Obi-Wan Kenobi Writer’s Story Was Handicapped By Lucasfilm

Andrew Stanton, who wrote the last two episodes of Obi-Wan Kenobi, admits to feeling handicapped in his storytelling by Lucasfilm demands to adhere to canon.

By Vic Medina | Published

Obi-Wan Kenobi, the Star Wars live-action series for Disney+ that aired earlier this year, was one of the most eagerly-anticipated Star Wars projects of the Disney era, and in true Star Wars fashion, it was among the most divisive among fans. Although fans praised both Ewan McGregor and Hayden Christensen for their performances reprising their roles, fans were less enthused with the wayward script and direction of the episodes. Now, in a surprisingly candid new interview with Gizmodo, Wall-E and Finding Nemo director Andrew Stanton is discussing his experiences writing for the series, stating that Lucasfilm’s demands hindered the storytelling process.

Stanton wrote the last two episodes of the event series, calling it both a “blessing” and a “curse.” He said that Lucasfilm had very set parameters as to what could and could not be covered and explored, in an effort to adhere to the saga’s canon.

While fans have been critical of the Sequel Trilogy’s changes and retcons of Star Wars canon, it appears Lucasfilm’s efforts to stick to that canon had a negative effect on those writing the series. Stanton talked about the joy of writing Star Wars (he’s an admitted fan), saying “It’s like one, you’re geeking out that you get to type ‘Vader says’ this and ‘Kenobi says’ that. You pause and say ‘I can’t believe I’m actually getting paid to type this. I can’t believe these words may be said.'”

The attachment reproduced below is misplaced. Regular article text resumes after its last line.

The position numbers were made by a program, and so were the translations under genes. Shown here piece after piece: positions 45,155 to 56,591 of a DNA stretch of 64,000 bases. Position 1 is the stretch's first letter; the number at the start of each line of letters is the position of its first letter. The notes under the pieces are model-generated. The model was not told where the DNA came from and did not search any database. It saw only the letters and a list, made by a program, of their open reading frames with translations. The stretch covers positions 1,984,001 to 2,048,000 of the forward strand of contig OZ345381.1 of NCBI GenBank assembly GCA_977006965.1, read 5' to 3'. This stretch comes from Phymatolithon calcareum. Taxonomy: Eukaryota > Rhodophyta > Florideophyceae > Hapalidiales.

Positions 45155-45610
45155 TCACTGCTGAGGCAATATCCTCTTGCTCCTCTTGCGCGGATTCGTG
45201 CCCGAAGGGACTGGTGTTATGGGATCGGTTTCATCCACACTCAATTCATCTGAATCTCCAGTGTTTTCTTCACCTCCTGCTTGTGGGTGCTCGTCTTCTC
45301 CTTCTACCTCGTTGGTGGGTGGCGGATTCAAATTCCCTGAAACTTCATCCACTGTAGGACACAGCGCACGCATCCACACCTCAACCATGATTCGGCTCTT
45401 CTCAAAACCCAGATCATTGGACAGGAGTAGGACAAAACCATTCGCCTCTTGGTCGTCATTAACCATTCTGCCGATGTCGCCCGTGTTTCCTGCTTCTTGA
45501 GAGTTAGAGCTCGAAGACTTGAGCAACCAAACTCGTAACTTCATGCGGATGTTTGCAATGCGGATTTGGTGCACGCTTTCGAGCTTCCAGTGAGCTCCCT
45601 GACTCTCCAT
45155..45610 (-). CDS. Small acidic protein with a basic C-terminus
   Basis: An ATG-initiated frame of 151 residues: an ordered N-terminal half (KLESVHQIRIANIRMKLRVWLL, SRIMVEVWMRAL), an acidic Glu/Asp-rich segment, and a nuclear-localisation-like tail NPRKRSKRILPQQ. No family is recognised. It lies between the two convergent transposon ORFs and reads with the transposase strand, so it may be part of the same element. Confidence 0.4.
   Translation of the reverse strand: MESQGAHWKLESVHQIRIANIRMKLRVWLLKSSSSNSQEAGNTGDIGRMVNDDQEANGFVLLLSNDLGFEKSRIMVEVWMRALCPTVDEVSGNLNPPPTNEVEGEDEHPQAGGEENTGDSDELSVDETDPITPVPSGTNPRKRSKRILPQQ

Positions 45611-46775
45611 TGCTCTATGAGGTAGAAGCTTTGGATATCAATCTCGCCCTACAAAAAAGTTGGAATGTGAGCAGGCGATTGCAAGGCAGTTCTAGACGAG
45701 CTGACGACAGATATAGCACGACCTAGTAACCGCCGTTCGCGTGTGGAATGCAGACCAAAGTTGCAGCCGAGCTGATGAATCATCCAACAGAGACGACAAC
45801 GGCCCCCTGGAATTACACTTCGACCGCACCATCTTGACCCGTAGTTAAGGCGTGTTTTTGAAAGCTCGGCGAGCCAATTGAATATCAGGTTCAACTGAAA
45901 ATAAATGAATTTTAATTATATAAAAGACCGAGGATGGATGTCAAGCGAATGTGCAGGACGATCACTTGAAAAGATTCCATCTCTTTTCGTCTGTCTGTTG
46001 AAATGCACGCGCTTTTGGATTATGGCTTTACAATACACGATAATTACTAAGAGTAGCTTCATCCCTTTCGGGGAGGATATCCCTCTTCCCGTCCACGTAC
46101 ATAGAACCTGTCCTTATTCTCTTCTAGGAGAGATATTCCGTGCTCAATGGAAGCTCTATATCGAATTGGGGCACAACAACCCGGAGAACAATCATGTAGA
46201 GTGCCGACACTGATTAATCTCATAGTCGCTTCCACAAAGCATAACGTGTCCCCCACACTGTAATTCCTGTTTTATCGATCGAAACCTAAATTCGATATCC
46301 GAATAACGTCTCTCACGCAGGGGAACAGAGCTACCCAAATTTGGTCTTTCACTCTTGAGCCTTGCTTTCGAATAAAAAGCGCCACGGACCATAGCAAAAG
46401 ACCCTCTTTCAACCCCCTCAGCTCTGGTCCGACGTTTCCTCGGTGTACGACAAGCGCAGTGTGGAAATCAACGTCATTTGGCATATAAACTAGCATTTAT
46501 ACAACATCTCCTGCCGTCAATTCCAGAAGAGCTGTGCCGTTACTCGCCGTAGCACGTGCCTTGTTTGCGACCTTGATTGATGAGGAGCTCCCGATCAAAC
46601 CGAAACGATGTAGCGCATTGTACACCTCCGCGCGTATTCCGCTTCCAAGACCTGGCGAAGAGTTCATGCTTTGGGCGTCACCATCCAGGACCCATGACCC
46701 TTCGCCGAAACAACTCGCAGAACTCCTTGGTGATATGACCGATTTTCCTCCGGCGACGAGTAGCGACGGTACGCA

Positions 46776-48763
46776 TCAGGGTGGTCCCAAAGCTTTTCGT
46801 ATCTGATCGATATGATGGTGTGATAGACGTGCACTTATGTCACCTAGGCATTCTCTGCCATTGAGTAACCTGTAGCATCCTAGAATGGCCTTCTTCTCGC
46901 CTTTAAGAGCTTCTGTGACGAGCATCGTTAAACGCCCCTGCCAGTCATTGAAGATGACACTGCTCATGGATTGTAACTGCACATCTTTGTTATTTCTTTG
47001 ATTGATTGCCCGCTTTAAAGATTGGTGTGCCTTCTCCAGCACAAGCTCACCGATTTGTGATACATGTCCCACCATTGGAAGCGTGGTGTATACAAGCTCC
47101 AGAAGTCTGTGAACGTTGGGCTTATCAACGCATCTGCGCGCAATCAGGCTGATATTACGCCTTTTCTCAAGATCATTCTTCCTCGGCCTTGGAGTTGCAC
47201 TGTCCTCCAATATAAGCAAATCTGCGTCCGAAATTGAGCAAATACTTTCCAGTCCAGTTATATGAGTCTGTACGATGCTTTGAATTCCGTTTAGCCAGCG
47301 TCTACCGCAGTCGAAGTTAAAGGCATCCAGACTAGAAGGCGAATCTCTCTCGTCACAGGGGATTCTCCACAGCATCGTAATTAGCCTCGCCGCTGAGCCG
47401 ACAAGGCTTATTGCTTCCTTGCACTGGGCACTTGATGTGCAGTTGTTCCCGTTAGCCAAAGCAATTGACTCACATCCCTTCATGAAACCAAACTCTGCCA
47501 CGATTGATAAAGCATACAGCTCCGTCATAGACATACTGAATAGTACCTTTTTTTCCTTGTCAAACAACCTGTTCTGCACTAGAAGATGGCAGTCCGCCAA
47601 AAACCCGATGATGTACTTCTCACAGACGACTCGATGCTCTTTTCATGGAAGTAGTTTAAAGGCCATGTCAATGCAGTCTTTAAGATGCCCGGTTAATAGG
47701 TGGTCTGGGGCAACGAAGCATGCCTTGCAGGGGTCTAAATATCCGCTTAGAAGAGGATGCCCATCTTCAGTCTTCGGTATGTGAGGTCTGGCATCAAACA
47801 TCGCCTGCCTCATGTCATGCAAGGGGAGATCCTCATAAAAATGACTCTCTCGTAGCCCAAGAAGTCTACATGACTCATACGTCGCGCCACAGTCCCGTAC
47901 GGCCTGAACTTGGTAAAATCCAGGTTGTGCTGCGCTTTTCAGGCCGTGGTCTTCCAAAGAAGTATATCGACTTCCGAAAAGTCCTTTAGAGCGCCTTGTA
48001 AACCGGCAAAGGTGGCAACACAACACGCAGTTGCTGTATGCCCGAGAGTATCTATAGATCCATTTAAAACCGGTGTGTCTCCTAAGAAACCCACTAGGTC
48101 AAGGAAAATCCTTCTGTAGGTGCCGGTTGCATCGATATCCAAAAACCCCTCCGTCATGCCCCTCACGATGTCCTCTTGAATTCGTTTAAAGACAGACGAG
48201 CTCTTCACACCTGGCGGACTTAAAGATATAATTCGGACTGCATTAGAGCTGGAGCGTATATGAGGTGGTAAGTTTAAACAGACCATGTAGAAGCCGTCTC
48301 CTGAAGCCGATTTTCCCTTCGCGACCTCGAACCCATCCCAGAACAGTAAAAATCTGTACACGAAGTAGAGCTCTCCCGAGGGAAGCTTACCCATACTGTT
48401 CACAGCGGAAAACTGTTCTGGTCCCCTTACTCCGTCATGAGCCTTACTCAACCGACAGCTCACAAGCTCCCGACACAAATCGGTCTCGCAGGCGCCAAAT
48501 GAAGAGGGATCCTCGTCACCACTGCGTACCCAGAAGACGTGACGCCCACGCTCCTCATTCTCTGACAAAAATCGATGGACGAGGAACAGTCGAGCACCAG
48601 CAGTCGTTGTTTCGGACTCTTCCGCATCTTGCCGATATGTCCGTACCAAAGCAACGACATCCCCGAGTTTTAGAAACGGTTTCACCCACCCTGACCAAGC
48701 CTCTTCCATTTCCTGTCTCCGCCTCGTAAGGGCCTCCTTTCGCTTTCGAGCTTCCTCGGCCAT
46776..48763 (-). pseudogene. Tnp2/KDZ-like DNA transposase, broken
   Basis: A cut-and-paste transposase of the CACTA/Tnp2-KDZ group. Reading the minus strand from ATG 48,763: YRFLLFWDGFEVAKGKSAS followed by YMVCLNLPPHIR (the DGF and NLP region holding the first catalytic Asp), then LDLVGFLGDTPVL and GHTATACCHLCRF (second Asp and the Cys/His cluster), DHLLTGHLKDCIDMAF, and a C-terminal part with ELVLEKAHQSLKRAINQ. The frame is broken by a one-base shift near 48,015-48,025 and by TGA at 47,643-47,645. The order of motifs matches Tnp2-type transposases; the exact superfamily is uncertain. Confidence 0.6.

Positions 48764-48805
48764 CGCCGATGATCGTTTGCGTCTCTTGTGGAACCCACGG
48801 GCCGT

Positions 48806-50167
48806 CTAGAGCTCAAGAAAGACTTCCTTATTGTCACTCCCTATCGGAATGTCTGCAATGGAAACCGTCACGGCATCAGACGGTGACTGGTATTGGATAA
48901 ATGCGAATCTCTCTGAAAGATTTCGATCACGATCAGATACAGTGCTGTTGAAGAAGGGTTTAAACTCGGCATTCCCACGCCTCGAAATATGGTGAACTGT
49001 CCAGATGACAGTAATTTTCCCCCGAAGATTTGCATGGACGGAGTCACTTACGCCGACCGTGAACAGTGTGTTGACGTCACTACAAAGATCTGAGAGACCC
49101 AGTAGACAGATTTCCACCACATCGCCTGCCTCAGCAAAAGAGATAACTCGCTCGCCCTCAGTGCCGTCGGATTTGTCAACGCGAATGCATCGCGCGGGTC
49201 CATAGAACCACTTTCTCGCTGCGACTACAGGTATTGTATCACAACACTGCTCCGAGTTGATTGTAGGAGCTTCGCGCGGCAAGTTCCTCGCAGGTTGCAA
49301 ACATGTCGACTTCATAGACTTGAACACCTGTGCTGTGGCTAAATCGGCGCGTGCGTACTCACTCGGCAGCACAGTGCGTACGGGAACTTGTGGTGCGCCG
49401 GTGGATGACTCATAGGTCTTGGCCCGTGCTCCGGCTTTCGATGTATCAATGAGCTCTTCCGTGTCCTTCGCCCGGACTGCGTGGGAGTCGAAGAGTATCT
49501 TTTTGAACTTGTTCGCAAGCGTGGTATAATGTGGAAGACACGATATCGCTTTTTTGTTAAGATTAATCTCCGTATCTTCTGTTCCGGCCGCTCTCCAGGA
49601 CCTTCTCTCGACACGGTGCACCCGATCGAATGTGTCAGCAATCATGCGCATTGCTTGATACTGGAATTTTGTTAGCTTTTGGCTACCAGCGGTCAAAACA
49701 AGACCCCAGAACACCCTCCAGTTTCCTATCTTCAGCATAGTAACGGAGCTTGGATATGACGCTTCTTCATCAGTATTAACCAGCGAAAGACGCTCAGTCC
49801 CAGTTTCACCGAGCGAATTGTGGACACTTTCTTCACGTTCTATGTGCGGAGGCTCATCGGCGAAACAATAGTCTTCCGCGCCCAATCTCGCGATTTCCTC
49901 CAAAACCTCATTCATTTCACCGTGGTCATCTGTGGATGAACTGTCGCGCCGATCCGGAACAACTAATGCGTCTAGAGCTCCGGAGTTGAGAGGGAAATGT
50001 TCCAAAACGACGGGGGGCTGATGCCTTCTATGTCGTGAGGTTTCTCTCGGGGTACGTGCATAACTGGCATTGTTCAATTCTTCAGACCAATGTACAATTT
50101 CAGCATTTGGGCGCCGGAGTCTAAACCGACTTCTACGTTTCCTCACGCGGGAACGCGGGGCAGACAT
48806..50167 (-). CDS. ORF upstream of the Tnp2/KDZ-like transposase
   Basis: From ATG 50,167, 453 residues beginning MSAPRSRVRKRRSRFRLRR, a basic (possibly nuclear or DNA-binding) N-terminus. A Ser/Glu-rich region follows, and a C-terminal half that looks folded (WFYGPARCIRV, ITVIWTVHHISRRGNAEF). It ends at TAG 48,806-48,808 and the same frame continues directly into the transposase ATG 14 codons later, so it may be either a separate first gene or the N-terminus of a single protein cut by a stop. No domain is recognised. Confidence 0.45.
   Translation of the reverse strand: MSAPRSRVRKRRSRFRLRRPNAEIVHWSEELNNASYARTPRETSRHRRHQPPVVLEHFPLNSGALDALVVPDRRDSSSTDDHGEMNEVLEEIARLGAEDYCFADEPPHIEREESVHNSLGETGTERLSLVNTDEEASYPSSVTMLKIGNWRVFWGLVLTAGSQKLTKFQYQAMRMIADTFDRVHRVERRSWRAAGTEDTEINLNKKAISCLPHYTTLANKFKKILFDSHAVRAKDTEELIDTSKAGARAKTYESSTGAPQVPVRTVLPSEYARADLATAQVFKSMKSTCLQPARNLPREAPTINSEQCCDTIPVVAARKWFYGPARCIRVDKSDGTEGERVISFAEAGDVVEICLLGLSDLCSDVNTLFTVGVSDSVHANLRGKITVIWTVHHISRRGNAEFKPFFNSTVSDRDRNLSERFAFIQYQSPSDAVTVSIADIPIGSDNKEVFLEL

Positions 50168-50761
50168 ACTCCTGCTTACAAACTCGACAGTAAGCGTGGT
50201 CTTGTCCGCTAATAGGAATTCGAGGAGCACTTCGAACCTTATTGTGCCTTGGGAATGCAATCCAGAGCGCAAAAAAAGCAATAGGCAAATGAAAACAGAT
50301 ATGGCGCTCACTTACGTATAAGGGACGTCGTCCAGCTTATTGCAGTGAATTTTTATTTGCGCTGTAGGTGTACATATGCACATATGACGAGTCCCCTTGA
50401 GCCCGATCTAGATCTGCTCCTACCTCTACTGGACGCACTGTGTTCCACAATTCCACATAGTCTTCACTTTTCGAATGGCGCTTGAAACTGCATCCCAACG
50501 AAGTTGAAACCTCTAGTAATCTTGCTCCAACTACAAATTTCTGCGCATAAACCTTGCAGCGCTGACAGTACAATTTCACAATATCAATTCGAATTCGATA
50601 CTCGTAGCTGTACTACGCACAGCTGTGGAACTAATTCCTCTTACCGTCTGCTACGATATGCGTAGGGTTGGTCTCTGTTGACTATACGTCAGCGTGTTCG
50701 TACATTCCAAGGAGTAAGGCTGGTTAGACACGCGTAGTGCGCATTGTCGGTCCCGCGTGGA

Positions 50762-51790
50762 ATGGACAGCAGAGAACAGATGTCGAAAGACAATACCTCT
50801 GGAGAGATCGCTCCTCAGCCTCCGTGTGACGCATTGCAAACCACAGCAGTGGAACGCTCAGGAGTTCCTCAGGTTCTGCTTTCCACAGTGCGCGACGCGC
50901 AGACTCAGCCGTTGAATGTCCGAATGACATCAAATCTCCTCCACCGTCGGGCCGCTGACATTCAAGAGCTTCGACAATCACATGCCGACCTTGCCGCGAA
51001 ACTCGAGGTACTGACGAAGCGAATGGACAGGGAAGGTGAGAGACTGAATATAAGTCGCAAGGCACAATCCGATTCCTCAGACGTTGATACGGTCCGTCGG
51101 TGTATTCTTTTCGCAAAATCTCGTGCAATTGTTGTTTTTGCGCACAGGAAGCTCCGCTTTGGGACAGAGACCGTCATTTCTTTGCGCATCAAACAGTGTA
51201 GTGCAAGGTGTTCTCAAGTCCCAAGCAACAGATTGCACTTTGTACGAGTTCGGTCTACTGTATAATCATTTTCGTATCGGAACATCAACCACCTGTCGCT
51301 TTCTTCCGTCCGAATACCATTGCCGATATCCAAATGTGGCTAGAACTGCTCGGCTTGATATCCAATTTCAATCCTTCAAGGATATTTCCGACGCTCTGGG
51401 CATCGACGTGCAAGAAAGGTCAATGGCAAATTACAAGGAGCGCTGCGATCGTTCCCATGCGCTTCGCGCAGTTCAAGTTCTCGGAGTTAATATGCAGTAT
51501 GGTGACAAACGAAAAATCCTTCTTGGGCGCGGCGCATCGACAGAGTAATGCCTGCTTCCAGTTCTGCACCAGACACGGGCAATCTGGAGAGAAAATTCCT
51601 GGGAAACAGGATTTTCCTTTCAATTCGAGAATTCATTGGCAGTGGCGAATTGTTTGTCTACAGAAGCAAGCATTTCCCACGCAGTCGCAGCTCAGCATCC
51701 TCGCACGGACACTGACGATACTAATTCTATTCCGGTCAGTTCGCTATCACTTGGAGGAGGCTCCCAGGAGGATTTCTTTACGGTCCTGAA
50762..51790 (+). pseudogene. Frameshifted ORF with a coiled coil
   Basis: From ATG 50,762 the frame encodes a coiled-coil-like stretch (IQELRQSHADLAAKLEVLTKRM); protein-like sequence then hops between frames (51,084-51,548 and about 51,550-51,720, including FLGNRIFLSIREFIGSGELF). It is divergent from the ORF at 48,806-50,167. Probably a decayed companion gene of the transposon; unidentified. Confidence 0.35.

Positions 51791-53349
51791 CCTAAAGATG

However, as Lucasfilm began to limit the ideas he had, his feelings changed, as executives in the story division had to approve his storyline. “It has to go through such a rigorous like ‘Does that fit the canon?’ And I feel like it’s bittersweet.”

star wars obi-wan kenobi season 1 review
Ewan McGregor in Star Wars: Obi-Wan Kenobi

While he understood the need to stay faithful to the canon, he felt something was lost in the storytelling process when Lucasfilm approved (or rejected) his ideas. “(Lucasfilm oversight) also kind of doesn’t allow, sometimes, things to venture beyond where maybe they should to tell a better story. So it can sometimes really handicap what I think are better narrative options. And so I was frustrated sometimes – not a lot – but I just felt it wasn’t as conducive,” he said.

Although most fans agree the final two episodes Stanton wrote were the best in the series, and were closer in tone and content to what they expected to see in an Obi-Wan Kenobi series, there will undoubtedly be wild speculation as what Stanton was prevented from writing or exploring with those episodes.

Stanton gives no specifics about the actual plot points or ideas that came under discussion, so it will be difficult to determine whether Lucasfilm was right in their demands, or if Stanton was kept from telling a fantastic story.

Andrew Stanton is a two-time Oscar winner for his work on Finding Nemo and Wall-E, so one can expect the quality of his work will be very good. That will likely lead to speculation from some fans that Lucasfilm likely kept him from delivering a fantastic story. They point to the fact that many consider Duel of the Fates, the Colin Trevorrow script Lucasfilm rejected for Episode IX, to be a far superior story compared to The Rise of Skywalker, so they claim their input cannot be trusted.

We know that Lucasfilm under Kathleen Kennedy’s leadership has been tumultuous and heavily criticized. Nearly every major Star Wars production in the Disney era has seen significant issues or personnel changes. Rogue One: A Star Wars Story was basically reshot and a completely different movie made after the director and composer were fired. Solo: A Star Wars Story fired its directors, and Ron Howard was brought in.

Fan reactions to Episode VIII: The Last Jedi were so negative, Lucasfilm tried to correct it by changing multiple aspects of The Rise of Skywalker, and came out with a film many fans feel was even worse.

Still, the response to Obi-Wan Kenobi was so positive, a second season is being heavily considered. Perhaps, Stanton will get another chance to tell the story he wanted.